Optimising the management of severe infections in intensive care with reinforcement learning.

Abstract Winner: Decision Support & Hospital Monitoring

Author: Matthieu Komorowski

BACKGROUND Sepsis, which corresponds to severe infections, is a major healthcare problem. It is the third highest cause of mortality worldwide and the most expensive condition treated in hospitals. Machine learning has been suggested as a new approach to assist decision in healthcare. A clear parallel can be established between the framework of reinforcement learning (RL) and medical decision. RL deals with the problem of an agent acting in an environment in order to maximize its reward, while a physician’s goal is to find a policy (therapeutic choices) so as to improve the recovery of his patient. A cornerstone of the early management of sepsis is to normalise tissue perfusion, through the administration of intravenous fluids and/or vasopressors. We hypothesized that the prescription of these drugs could be modelled as a Markov Decision Process (MDP) and optimised using RL. METHODS We identified a cohort of 19,449 patients with sepsis from MIMIC-III, a large intensive care database. An extensive set of parameters was extracted including demographics, vital signs and lab values. In a purely data driven approach, the state space of the MDP was generated by clustering raw time series into 2,000 states. The action space was defined by the dose of the two drugs of interest. Reward and penalty signals were assigned to survival and death, respectively. We applied offline policy evaluation on actual patients’ trajectories to estimate the policy of the physicians. This process estimated an offline Q function, which represents the relationship between the dose of drugs administered and the risk of mortality. The optimal policy was estimated using dynamic programming. We implemented a 5-fold cross-validation and all the results were averaged across 500 different models built from the dataset. RESULTS The median Q value of the physicians’ policy was 9 (Inter-quartile range 9.1) which corresponds to a mortality risk of 16.2% (Standard error of the mean 0.03%). The optimal policy recommended actions with a median Q value of 40.2 (IQR 24.1), consistent with a 9.25% (SEM 0.11%) mortality risk. Following the optimal policy could potentially lead to a 7% absolute reduction in mortality, which could translate into up to 90,000 lives saved annually in Europe. On average, the optimal policy recommends more vasopressors (mean difference 0.058 mcg/kg/min of norepinephrine-equivalent, SD 0.15, p<0.001) and less intravenous fluids (-249.68 mL per 4h, SD 1,144, p<0.001) than what was actually administered. The observed mortality of test subjects was plotted against the difference between the dose actually received and the dose recommended. The lowest mortality was found when the dose given was close to the dose recommended. Giving more or less of either drug led to worse outcomes, in a dose-dependent fashion. CONCLUSIONS AI can be applied to solve complex medical decision problems, and suggest therapeutic decisions at the patient level that are, on average, more optimal than those of physicians. Such research helps envisioning what the future of healthcare might look like, with intelligent tools embedded at the bedside and providing physicians with real time guidance on optimal patient management.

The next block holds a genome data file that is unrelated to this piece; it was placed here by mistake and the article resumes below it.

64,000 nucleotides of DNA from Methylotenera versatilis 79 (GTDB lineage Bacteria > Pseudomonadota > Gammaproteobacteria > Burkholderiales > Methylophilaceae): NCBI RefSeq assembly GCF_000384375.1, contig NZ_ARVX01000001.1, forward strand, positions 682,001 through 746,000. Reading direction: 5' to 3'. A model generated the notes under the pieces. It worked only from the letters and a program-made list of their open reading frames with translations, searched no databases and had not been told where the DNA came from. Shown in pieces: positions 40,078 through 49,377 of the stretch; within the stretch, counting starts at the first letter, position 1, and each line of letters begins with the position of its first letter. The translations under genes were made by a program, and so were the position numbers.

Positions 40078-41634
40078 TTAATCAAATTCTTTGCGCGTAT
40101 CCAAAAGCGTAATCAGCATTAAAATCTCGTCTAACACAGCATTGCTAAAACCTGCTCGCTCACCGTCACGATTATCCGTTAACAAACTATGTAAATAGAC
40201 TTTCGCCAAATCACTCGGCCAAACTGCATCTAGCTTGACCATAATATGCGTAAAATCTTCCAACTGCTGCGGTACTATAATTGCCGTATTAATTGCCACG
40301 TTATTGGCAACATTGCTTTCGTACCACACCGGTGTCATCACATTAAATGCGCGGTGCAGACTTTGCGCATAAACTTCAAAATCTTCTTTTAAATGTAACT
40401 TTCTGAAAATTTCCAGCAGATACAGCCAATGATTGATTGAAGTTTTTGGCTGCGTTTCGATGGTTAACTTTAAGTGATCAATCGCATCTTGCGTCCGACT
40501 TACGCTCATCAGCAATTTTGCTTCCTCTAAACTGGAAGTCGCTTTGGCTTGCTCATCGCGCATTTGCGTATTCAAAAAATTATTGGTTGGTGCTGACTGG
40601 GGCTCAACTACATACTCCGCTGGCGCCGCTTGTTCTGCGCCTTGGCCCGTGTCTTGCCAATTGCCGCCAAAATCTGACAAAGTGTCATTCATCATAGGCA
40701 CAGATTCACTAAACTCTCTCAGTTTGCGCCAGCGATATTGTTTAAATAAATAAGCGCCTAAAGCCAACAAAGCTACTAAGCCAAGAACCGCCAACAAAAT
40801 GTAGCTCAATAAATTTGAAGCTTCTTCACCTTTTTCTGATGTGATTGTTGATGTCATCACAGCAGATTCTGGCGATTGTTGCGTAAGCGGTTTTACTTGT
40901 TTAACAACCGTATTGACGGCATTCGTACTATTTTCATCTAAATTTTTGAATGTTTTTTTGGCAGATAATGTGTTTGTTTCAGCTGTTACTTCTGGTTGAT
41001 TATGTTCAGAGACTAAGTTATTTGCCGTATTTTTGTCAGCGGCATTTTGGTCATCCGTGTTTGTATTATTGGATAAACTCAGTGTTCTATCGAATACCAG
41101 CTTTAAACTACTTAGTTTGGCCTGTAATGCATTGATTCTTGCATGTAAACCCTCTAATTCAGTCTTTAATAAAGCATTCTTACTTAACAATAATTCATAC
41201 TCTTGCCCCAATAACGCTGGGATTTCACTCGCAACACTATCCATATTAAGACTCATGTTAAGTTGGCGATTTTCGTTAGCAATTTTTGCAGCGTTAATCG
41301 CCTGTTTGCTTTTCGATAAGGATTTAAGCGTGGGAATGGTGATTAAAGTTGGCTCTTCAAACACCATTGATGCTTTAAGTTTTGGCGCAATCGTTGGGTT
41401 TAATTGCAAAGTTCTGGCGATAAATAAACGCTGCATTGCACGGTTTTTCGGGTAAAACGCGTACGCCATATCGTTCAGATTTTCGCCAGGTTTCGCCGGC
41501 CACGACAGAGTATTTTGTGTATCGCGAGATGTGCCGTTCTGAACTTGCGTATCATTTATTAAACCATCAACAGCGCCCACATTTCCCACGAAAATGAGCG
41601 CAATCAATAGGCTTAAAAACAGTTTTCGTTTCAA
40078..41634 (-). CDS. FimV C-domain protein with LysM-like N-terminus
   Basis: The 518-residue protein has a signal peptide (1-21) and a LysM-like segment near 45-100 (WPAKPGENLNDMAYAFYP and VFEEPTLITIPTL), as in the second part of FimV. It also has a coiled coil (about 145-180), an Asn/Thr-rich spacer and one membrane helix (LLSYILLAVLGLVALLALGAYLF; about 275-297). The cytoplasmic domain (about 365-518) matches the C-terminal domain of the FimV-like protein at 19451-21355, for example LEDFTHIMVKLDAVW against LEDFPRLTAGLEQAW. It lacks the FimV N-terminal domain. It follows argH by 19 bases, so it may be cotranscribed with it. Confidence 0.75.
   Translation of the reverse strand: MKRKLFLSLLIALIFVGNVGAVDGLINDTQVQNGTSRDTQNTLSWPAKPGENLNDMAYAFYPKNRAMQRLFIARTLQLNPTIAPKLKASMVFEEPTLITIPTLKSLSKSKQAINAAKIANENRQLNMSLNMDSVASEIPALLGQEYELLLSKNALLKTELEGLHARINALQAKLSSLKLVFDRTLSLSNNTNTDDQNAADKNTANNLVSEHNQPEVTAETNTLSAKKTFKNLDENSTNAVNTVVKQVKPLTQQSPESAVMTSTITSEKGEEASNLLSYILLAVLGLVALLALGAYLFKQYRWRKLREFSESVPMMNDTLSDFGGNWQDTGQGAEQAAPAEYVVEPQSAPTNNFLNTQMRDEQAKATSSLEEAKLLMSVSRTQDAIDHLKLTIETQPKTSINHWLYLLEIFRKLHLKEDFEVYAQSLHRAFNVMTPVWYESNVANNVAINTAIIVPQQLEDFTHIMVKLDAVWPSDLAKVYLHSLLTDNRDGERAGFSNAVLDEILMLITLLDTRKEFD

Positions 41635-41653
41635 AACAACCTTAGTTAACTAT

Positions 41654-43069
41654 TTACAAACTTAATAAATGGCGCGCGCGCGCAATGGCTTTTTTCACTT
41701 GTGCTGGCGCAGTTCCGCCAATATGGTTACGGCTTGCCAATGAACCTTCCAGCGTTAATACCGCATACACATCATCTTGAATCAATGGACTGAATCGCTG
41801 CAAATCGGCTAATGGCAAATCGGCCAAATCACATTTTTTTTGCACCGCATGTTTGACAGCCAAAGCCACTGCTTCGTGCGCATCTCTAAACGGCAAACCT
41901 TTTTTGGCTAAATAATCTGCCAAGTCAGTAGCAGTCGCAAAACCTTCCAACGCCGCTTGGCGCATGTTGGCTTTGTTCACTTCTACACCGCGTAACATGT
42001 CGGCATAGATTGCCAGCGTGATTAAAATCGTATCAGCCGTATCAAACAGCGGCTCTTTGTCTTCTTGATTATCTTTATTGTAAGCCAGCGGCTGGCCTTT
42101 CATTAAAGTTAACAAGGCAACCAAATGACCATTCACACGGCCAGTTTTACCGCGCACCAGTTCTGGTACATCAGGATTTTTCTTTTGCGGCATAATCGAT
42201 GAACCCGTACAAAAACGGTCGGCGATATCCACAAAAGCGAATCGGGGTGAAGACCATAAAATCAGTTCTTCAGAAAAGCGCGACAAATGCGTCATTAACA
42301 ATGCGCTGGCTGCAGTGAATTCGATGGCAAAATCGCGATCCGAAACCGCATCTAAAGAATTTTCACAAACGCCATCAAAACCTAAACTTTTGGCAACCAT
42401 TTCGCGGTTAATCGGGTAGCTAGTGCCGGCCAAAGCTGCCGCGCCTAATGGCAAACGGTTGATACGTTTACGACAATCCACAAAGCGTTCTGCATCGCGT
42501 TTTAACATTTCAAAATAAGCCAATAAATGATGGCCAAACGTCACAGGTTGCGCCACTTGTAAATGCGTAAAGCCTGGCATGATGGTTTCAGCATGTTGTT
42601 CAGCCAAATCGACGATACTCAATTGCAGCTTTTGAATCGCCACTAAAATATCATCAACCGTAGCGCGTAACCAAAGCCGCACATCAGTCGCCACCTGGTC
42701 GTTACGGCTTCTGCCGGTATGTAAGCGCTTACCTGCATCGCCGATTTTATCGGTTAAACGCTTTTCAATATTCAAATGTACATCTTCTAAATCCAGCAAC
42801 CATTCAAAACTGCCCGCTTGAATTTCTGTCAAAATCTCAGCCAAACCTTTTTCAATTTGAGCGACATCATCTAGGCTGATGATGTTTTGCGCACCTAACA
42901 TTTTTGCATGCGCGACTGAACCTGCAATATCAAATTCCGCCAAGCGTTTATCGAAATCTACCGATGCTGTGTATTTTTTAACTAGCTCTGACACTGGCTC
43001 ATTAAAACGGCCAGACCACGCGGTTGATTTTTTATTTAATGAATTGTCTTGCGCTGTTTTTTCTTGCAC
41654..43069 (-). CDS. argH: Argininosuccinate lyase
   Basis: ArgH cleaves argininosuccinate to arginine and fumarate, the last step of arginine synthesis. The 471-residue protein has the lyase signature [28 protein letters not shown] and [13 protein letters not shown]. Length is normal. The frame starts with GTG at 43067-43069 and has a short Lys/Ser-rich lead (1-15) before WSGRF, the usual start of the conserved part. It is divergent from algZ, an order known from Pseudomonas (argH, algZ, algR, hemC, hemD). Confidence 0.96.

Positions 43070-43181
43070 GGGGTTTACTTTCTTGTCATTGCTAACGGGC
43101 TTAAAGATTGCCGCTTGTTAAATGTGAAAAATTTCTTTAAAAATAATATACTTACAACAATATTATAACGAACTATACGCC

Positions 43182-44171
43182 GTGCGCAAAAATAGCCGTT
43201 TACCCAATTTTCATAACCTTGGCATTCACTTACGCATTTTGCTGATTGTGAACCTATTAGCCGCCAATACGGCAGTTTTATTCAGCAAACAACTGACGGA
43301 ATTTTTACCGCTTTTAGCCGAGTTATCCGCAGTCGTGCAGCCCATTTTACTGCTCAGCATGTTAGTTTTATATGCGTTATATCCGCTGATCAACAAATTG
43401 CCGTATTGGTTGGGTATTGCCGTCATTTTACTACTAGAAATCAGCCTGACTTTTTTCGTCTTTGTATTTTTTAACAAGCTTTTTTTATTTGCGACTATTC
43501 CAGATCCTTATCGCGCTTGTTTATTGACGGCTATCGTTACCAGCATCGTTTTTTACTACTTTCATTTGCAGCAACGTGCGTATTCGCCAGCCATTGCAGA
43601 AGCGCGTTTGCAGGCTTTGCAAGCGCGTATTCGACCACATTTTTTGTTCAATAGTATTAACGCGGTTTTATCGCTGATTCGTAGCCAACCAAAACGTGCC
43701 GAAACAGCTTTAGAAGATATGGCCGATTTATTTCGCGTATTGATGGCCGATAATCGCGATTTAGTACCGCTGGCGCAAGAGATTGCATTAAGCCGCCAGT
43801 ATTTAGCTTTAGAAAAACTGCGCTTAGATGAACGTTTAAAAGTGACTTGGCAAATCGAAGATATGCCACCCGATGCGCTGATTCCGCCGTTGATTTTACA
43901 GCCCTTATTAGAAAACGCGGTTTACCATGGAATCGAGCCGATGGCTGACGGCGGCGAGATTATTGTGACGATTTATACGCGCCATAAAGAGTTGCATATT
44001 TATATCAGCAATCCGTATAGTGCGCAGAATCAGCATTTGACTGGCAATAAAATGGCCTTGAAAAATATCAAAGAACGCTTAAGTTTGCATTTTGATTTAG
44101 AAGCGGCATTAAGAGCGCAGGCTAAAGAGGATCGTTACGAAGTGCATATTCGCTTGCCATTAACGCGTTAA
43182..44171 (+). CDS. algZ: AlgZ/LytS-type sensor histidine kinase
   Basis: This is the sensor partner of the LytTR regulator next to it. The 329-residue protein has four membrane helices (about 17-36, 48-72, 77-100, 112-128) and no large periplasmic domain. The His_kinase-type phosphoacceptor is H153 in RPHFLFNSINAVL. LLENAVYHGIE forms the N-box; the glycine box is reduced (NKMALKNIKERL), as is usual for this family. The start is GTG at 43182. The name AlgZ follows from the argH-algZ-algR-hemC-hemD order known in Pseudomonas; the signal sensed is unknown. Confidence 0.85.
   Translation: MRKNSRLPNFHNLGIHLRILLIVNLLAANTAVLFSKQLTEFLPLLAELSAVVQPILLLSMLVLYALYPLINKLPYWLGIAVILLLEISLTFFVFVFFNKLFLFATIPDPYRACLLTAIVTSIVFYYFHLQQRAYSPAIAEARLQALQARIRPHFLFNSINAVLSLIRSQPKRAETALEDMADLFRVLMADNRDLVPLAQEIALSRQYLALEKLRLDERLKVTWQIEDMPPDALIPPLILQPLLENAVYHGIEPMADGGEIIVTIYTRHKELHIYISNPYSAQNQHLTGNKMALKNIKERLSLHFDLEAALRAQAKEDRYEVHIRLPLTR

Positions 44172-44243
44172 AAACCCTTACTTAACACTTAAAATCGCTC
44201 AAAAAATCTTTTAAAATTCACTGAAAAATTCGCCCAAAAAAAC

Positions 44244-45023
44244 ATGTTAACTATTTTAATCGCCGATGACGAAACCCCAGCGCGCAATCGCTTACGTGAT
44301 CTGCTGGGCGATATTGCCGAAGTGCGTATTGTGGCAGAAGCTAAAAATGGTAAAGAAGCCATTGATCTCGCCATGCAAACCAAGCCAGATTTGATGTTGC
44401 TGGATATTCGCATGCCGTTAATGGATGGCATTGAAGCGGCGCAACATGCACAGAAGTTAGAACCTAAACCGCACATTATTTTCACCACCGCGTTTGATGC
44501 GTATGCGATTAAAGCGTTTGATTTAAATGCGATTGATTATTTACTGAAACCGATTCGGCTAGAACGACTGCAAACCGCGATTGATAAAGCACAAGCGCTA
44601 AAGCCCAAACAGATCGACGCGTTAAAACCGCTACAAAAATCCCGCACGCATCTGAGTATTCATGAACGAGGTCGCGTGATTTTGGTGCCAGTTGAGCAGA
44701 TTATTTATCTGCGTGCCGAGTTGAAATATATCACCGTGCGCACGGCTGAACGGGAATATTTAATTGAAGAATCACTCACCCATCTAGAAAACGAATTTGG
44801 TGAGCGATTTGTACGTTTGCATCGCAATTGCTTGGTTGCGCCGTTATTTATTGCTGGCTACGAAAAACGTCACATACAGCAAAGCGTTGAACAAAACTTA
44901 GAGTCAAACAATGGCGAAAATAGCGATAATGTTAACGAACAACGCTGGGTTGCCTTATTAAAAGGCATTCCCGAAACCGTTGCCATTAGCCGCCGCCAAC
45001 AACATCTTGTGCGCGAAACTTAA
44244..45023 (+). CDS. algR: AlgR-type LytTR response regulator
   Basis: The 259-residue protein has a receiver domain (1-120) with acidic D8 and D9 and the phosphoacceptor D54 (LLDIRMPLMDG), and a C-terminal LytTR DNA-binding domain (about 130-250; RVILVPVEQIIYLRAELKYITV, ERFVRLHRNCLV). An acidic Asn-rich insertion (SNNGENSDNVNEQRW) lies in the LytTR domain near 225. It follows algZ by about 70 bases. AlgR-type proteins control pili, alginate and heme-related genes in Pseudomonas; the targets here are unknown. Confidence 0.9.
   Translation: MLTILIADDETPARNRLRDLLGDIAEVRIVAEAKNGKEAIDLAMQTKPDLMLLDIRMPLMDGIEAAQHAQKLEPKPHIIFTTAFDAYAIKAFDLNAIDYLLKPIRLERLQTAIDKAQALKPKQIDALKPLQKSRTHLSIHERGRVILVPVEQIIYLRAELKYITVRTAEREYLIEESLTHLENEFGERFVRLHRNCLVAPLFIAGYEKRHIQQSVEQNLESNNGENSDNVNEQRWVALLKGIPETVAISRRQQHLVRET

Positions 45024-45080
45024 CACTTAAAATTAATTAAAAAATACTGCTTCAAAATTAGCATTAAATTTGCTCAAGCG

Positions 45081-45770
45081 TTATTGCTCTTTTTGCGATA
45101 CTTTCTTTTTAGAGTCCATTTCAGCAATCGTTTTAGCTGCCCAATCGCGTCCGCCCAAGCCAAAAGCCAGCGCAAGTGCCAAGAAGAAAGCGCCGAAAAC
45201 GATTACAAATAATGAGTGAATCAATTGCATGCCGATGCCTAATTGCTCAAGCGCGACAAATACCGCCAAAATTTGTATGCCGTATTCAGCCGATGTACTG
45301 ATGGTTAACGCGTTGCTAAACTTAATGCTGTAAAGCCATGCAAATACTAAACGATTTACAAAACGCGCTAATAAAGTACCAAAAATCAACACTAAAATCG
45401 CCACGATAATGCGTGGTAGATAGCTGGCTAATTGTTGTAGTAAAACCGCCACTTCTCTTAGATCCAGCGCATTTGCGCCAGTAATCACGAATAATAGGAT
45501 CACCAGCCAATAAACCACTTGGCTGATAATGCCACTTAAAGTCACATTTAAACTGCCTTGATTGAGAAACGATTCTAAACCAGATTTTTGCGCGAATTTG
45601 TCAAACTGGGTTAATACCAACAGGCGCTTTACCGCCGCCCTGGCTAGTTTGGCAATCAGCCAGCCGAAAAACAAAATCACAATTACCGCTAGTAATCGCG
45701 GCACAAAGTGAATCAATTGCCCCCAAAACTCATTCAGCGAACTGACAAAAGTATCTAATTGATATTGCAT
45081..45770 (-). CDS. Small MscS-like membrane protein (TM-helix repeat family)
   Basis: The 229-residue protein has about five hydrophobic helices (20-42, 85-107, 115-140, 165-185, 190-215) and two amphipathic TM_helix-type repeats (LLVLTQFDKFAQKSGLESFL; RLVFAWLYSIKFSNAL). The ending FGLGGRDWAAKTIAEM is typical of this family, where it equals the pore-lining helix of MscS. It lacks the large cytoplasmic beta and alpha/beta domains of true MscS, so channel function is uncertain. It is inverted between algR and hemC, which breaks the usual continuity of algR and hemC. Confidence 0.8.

Co Author/Co-Investigator Names/Professional Title: Dr Matthieu Komorowski 1,2,3 ; Pr Leo A. Celi 3 ; Pr Anthony C Gordon 1 ; Dr A Aldo Faisal 2,4,5 1 Section of Anaesthetics, Pain Medicine and Intensive Care, Department of Surgery and Cancer, Imperial College London, UK 2 Department of Bioengineering, Imperial College London, UK 3 Laboratory of Computational Physiology, Harvard-MIT Division of Health Sciences and Technology, USA 4 Department of Computing, Imperial College London, UK 5 Medical Research Council Clinical Sciences Centre, UK

Funding Acknowledgement (If Applicable): Matthieu Komorowski is funded by the UK Engineering and Physical Sciences Research Council via an Imperial College President’s PhD Scholarship.